Giardia is one of the most common causes of diarrhoea in North America . Like Cryptosporidium, it is also a waterborne protozoan cyst. Unlike Cryptosporidium, Giardia, which is about 5-6 microns in diameter, can be killed by being exposed to long contact with chlorine disinfection. Filtration is also an effective method for trapping and removing this microorganism from the water supply. As with Cryptosporidium, a combination of treatments works best in keeping this parasite away from our drinking water.
Ingestion of water contaminated by Giardia in healthy individuals can cause such symptoms as severe diarrhoea, nausea, anorexia, and fever. These symptoms can last from days to weeks. For those with weakened immune systems, antibiotics are necessary in order to rid the body of this parasite.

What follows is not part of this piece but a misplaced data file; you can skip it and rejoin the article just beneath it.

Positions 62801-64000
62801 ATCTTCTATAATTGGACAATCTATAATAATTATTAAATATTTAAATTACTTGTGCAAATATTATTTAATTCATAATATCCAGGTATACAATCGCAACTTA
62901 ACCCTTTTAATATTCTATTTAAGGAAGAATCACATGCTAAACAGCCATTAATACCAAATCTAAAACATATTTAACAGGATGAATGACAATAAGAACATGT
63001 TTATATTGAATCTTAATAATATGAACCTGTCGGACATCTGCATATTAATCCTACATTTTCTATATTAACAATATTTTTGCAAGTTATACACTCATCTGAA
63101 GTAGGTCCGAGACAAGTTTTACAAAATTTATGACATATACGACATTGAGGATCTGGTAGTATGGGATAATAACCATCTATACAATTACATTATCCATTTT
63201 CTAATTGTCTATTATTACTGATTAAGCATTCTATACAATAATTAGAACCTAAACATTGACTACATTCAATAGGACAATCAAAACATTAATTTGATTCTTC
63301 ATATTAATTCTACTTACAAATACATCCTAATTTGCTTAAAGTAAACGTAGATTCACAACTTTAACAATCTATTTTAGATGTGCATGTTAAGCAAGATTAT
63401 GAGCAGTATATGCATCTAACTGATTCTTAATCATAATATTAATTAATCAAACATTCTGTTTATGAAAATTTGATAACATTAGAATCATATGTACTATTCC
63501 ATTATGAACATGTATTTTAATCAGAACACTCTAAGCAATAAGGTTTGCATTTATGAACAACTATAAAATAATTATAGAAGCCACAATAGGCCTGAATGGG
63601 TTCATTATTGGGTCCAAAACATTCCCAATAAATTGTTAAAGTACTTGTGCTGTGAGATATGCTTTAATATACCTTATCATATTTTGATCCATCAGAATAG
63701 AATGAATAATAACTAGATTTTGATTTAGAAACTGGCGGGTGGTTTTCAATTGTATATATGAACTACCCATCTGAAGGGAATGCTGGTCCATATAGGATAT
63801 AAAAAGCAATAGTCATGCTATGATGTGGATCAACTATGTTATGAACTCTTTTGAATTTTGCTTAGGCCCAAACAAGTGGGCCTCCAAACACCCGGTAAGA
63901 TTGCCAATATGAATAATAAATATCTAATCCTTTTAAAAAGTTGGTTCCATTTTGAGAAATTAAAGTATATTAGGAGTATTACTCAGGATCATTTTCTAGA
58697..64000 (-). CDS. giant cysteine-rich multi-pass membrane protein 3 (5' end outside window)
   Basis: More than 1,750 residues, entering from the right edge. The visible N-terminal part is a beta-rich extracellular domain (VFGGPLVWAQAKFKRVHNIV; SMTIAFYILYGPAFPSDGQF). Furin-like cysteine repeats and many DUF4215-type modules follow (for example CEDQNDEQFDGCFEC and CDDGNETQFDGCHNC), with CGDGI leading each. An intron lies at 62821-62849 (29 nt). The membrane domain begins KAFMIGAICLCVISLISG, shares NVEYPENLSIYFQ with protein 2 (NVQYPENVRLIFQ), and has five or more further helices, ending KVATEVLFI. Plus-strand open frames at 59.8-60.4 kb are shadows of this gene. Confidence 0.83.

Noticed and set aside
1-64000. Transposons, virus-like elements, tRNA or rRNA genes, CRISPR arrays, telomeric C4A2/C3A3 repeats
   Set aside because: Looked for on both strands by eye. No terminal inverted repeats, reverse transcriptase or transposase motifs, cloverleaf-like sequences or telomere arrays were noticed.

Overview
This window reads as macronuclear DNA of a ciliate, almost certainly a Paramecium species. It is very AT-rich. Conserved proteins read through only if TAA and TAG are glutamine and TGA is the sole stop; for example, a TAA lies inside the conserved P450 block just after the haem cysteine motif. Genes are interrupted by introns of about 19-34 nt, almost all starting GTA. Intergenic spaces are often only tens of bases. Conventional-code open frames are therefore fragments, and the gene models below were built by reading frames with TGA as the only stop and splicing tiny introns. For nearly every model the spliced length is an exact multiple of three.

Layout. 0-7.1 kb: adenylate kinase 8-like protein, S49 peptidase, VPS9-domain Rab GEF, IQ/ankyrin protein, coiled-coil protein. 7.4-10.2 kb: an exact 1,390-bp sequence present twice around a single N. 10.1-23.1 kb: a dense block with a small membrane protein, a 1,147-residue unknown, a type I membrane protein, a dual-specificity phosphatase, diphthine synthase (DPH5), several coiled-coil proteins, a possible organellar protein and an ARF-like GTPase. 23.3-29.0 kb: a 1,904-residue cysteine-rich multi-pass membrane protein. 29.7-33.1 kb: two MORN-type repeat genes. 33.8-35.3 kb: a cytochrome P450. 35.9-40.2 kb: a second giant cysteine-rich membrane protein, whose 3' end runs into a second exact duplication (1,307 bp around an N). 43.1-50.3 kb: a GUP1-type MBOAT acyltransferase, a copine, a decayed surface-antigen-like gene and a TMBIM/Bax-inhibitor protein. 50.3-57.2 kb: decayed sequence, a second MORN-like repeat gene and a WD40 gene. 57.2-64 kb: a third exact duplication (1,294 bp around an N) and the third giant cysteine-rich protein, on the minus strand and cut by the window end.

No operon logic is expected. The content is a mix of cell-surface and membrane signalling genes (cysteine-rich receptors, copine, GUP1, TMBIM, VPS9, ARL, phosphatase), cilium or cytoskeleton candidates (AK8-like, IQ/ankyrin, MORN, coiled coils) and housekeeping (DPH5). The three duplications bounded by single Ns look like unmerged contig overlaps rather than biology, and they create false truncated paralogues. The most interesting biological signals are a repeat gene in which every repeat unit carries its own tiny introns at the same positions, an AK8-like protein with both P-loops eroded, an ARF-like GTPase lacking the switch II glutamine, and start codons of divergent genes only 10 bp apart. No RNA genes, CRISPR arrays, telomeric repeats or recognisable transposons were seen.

The good news is that tap water coming from your faucets at home are probably not contaminated by Cryptosporidium and Giardia, since it has been through a lot of filtering and disinfection before the water actually gets to you. Ozone and filtration, when used together remove at least 99.9 % of the Giardia cysts that may be present.
The bad news is that, although rare, there have been occasions where, despite treatment, microorganisms like Cryptosporidium or Giardia make their way into the water supply. Examples of this are contamination caused by activity of animals in the watershed area of the water supply or the introduction of sewage into the water supply.
Treated water stored in open reservoirs is also subject to contamination due to storm runoff.